As grain prices reach historic highs, China is stockpiling food supplies from around the world
By Ethan Huff // Apr 20, 2022

Communist China just made its largest purchase of U.S. corn since May of 2021 as grain prices reach record highs.


The U.S. Department of Agriculture (USDA) confirmed the flash sale, which amounted to 1.010 million metric tons of corn purchased by the Chinese Communist Party (CCP) as it attempts to get ahead of the stockpiling rush.

About 680,000 tons will come from old crop, while the remaining 340,000 tons will be delivered in time for the 2022-23 marketing year.

"China's in a hoarding mode right now," says Brian Grete, editor of Pro Farmer, adding that he thinks this trend will continue.

"Food security is one of their top priorities, if not their top priority, and you just took a chunk out with Ukraine. Ukraine had become a major supplier of corn to China. And I think that we will see China in for more corn."

Corn prices reached their highest levels since 2012 this week, with CBOT corn hitting over $7.83 per bushel.

As grain prices in general continue to soar, Grete expects China to stockpile other things besides corn as well. (Related: Last summer, the CCP was persecuting agriculture officials to try to cover up the country's grain shortages.)

"We'll probably also see China buying other commodities," he says. "What commodities they have at home, especially wheat, which is about half of the global supply, they aren't going to push onto the world market."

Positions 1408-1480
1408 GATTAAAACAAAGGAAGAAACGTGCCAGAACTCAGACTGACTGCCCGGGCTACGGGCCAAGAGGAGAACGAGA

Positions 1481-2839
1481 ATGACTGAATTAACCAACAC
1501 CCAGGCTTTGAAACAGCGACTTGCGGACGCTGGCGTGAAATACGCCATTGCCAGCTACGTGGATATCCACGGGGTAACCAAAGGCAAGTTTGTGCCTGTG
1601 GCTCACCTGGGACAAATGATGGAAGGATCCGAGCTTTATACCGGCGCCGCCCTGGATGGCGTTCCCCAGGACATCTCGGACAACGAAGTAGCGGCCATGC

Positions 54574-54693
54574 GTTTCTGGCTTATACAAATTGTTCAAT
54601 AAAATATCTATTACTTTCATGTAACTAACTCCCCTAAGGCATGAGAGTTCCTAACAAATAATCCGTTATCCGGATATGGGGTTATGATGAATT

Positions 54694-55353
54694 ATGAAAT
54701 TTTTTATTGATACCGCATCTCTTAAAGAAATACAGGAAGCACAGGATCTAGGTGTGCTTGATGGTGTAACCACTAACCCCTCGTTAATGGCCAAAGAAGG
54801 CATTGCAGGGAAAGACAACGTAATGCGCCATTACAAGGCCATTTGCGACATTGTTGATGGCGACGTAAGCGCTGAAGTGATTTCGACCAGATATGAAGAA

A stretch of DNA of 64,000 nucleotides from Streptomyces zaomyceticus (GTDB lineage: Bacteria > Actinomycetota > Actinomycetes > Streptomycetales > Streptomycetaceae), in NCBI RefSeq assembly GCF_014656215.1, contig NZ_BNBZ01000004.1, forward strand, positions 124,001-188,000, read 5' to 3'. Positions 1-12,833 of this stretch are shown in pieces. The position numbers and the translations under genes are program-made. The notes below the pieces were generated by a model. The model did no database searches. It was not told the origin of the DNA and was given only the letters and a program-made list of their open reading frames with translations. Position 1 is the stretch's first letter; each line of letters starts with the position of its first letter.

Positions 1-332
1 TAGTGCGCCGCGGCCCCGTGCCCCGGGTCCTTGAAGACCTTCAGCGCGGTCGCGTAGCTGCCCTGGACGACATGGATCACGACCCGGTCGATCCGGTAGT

"They're going to keep those themselves. China's historically a hoarder. And amid the inflating prices around the world, the tightening supplies, they are hoarding even more right now."

China's next wheat crop could be "worst in history," warns agriculture minister

China remains iffy on the outlook for its own crops going into the next season. The country's Minister of Agriculture and Rural Affairs recently said that China's wheat crop is shaping up to be the "worst in history."

On the flip side, China has also said that its crop might be in better shape than previously believed. These mixed signals have created confusion about what is really going on in China, though experts still expect that the country will continue to hoard supplies regardless.

"I think they could come in for the wheat market," said Mark Gold of StoneX Group. "There's been some talk about that for a while."

"Right now, you look at some of the things that have been going on, Egypt is looking for wheat, it looks like it may come out of the Black Sea area, they'll take the risk of shipping it. We know India's got a bumper crop, 111 million metric tons, and they intend to ramp up exports dramatically."

Since wheat is still being grown elsewhere in the world, Gold thinks it might be too early to declare that a global wheat shortage is inevitable.

"We harvest wheat somewhere around the world every month, so I'm just not sure wheat is in as dire situation as maybe corn and soybeans are," he added.

"Let's temper that by saying if you look at Texas, Oklahoma and Kansas, Montana, their crops are in bad shape, and not getting much better."

Whatever winter wheat crop was still standing in Texas, however, may have been destroyed this past week by severe winds and high heat. Growers have indicated that most of the dryland wheat has already been written off by crop adjusters as drought conditions take their toll all across the Great Plains.

"Up until this point, some of the irrigated wheat was barely holding on," reported AgWeb.

"However, the weather this week caused the wheat to already show signs of loss, which could further reduce U.S. wheat supplies."

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